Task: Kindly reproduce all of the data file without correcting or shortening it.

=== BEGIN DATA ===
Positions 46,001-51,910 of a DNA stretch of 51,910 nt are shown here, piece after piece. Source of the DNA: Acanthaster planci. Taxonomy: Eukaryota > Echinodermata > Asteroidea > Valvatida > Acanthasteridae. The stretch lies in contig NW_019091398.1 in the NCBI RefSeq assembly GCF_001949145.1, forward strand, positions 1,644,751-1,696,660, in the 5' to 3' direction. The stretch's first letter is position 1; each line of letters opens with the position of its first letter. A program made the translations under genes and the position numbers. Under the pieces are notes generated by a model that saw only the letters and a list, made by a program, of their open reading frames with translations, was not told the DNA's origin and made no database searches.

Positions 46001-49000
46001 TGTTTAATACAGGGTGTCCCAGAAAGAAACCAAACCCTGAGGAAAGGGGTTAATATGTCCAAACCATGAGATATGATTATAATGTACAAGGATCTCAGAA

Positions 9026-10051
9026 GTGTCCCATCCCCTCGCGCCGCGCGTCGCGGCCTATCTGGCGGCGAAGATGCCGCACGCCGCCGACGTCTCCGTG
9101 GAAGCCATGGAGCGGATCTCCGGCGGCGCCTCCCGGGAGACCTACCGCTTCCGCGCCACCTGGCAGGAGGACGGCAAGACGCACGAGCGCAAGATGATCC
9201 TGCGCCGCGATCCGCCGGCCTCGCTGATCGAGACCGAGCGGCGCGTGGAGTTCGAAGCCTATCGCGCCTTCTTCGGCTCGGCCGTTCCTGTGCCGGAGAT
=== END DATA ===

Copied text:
Positions 46,001-51,910 of a DNA stretch of 51,910 nt are shown here, piece after piece. Source of the DNA: Acanthaster planci. Taxonomy: Eukaryota > Echinodermata > Asteroidea > Valvatida > Acanthasteridae. The stretch lies in contig NW_019091398.1 in the NCBI RefSeq assembly GCF_001949145.1, forward strand, positions 1,644,751-1,696,660, in the 5' to 3' direction. The stretch's first letter is position 1; each line of letters opens with the position of its first letter. A program made the translations under genes and the position numbers. Under the pieces are notes generated by a model that saw only the letters and a list, made by a program, of their open reading frames with translations, was not told the DNA's origin and made no database searches.

Positions 46001-49000
46001 TGTTTAATACAGGGTGTCCCAGAAAGAAACCAAACCCTGAGGAAAGGGGTTAATATGTCCAAACCATGAGATATGATTATAATGTACAAGGATCTCAGAA

Positions 9026-10051
9026 GTGTCCCATCCCCTCGCGCCGCGCGTCGCGGCCTATCTGGCGGCGAAGATGCCGCACGCCGCCGACGTCTCCGTG
9101 GAAGCCATGGAGCGGATCTCCGGCGGCGCCTCCCGGGAGACCTACCGCTTCCGCGCCACCTGGCAGGAGGACGGCAAGACGCACGAGCGCAAGATGATCC
9201 TGCGCCGCGATCCGCCGGCCTCGCTGATCGAGACCGAGCGGCGCGTGGAGTTCGAAGCCTATCGCGCCTTCTTCGGCTCGGCCGTTCCTGTGCCGGAGAT